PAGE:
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Getting Private Sector Engagement on the Right Track: Four Essential Ingredients

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By Andrew C. Wilson, Executive Director, and Kim Eric Bettcher, Director, Knowledge Management, Center for International Private Enterprise


To learn more about this timely topic explored during
the
Private Finance for Sustainable Development Week,
please visit the PF4SD and GPEDC websites.


kenya-private-sector-andrew-wilson
 The Kenya Private Sector Alliance (KEPSA) engages President of Kenya, H.E. Uhuru Kenyatta, in pursuit of an enabling business environment in Kenya.

Developing countries face complex challenges that require solutions from a strong private sector in partnership with government and society. Many in international development are actively contemplating how to move such partnerships forward. Notably, USAID issued a new Private Sector Engagement Policy to “embrace market-based approaches as a more sustainable way to support communities in achieving development and humanitarian outcomes at scale.” As part of Private Finance for Sustainable Development Week, the Global Partnership for Effective Development Co-operation (GPEDC) is hosting a Specialised Policy Dialogue on Private Sector Engagement through Development Co-operation, which will identify actions to scale up private-sector partnerships in ways that effectively use public resources and attract business investments to create shared value.

Business is now starting to make its mark on the Sustainable Development Goals (SGDs) with innovative initiatives for clean energy, water stewardship and green cities, to name a few. Around 80% of United Nations Global Compact companies are acting on the Global Goals. Business has already been an integral part of past development successes, driving economic growth and creating nine out of ten jobs. Still, the current trajectory is not adequate. The business sector has more to do to fulfill its potential as a responsible investor in emerging markets and an effective partner with the development community.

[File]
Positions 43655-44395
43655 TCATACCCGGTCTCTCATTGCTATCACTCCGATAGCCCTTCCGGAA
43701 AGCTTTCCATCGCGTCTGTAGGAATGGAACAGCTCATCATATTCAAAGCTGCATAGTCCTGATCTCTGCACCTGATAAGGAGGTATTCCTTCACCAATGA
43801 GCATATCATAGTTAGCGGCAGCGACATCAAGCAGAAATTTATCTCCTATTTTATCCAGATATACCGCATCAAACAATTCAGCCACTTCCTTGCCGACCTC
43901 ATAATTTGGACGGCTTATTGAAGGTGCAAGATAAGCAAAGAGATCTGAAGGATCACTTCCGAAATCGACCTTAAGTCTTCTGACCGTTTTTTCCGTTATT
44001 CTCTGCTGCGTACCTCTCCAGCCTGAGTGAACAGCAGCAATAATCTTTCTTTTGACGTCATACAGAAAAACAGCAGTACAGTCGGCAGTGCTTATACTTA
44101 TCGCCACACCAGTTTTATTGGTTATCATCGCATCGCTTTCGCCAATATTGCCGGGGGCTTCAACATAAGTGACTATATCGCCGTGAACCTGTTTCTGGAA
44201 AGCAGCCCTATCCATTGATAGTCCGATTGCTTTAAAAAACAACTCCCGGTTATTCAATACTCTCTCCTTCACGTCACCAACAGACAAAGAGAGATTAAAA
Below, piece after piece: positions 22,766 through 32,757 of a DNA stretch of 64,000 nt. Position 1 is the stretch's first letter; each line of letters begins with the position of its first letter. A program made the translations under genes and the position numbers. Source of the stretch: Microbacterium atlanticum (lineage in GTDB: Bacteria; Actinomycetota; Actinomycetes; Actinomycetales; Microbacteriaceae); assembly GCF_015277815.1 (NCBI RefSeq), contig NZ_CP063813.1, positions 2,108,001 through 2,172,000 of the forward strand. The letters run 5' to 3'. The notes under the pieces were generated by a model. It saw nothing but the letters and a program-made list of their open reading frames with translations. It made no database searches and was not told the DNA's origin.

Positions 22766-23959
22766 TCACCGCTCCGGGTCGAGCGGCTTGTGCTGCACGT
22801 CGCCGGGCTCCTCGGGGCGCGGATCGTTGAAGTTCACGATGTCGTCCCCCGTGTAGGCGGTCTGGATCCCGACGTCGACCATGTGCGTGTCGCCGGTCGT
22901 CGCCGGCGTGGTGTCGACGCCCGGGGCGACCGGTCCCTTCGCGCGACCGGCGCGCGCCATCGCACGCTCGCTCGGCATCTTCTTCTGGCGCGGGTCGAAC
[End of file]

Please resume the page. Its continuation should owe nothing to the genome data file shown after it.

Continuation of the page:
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Let’s be transparent about refugee and IDP statistics

By Justin Schon, Postdoctoral Associate, University of Florida

refugeesIn March 2018, the Expert Group on Refugee and Internally Displaced Persons (IDP) Statistics (ERGIS) released detailed reports on the status of refugee and IDP statistics and challenges in compiling these statistics. The reports made many valuable recommendations for how to increase the quality and quantity of migration data, but several recent developments highlight the need to also be more transparent about the types of uncertainty that exist in our measurements.

Uganda announced in October that a recent census had revealed that it currently hosts 1.1 million refugees, not 1.4 million as had previously been believed. IOM data on displacement from Mosul in Iraq during the 2016-2017 military offensive to retake the city from ISIS forces show a sudden jump in the estimate of IDPs due to a counting adjustment. Fabrice Balanche notes that UNOCHA decreased its estimate of Syrian IDPs from 7.5 million to 6.5 million during the fall of 2015, simply due to blatant overestimates that it knew were being provided.

Uncertain estimates even exist in refugee camps, where there are large numbers of humanitarian personnel. Officials in Jordan’s Zaatari refugee camp have significantly revised its estimated population multiple times after new counts. For example, the REACH initiative conducted a camp census from December 30, 2014 through January 18, 2015, and counted 7 954 fewer people in the camp than during the June 2014 count. On July 10, 2018, UNHCR deactivated nearly 11 000 camp registrations due either because they were absent from the camp, they were bailed out, they had registered elsewhere in an urban location, or they had returned to their country of origin. Continue reading